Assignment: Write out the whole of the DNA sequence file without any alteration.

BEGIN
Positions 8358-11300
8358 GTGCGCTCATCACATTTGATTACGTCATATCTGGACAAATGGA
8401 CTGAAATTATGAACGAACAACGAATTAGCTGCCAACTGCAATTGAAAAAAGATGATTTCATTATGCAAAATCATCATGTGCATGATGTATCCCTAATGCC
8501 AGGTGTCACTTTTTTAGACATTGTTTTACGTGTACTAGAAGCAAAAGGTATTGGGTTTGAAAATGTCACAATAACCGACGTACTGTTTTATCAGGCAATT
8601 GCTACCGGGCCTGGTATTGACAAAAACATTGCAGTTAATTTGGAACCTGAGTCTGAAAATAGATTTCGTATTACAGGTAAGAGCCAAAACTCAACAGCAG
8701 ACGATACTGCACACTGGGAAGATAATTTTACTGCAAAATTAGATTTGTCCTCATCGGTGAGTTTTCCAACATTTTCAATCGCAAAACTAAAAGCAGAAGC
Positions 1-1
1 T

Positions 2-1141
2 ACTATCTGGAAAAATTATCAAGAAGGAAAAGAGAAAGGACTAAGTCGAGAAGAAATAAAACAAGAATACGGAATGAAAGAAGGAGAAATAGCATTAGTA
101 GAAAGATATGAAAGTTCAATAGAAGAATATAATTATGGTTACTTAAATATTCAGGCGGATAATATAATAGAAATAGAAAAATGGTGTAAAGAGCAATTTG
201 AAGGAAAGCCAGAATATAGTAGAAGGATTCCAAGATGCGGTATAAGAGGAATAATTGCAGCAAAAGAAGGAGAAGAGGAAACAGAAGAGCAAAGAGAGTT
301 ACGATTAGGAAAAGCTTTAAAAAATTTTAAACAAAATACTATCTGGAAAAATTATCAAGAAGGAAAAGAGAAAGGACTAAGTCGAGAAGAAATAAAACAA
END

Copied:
Positions 8358-11300
8358 GTGCGCTCATCACATTTGATTACGTCATATCTGGACAAATGGA
8401 CTGAAATTATGAACGAACAACGAATTAGCTGCCAACTGCAATTGAAAAAAGATGATTTCATTATGCAAAATCATCATGTGCATGATGTATCCCTAATGCC
8501 AGGTGTCACTTTTTTAGACATTGTTTTACGTGTACTAGAAGCAAAAGGTATTGGGTTTGAAAATGTCACAATAACCGACGTACTGTTTTATCAGGCAATT
8601 GCTACCGGGCCTGGTATTGACAAAAACATTGCAGTTAATTTGGAACCTGAGTCTGAAAATAGATTTCGTATTACAGGTAAGAGCCAAAACTCAACAGCAG
8701 ACGATACTGCACACTGGGAAGATAATTTTACTGCAAAATTAGATTTGTCCTCATCGGTGAGTTTTCCAACATTTTCAATCGCAAAACTAAAAGCAGAAGC
Positions 1-1
1 T

Positions 2-1141
2 ACTATCTGGAAAAATTATCAAGAAGGAAAAGAGAAAGGACTAAGTCGAGAAGAAATAAAACAAGAATACGGAATGAAAGAAGGAGAAATAGCATTAGTA
101 GAAAGATATGAAAGTTCAATAGAAGAATATAATTATGGTTACTTAAATATTCAGGCGGATAATATAATAGAAATAGAAAAATGGTGTAAAGAGCAATTTG
201 AAGGAAAGCCAGAATATAGTAGAAGGATTCCAAGATGCGGTATAAGAGGAATAATTGCAGCAAAAGAAGGAGAAGAGGAAACAGAAGAGCAAAGAGAGTT
301 ACGATTAGGAAAAGCTTTAAAAAATTTTAAACAAAATACTATCTGGAAAAATTATCAAGAAGGAAAAGAGAAAGGACTAAGTCGAGAAGAAATAAAACAA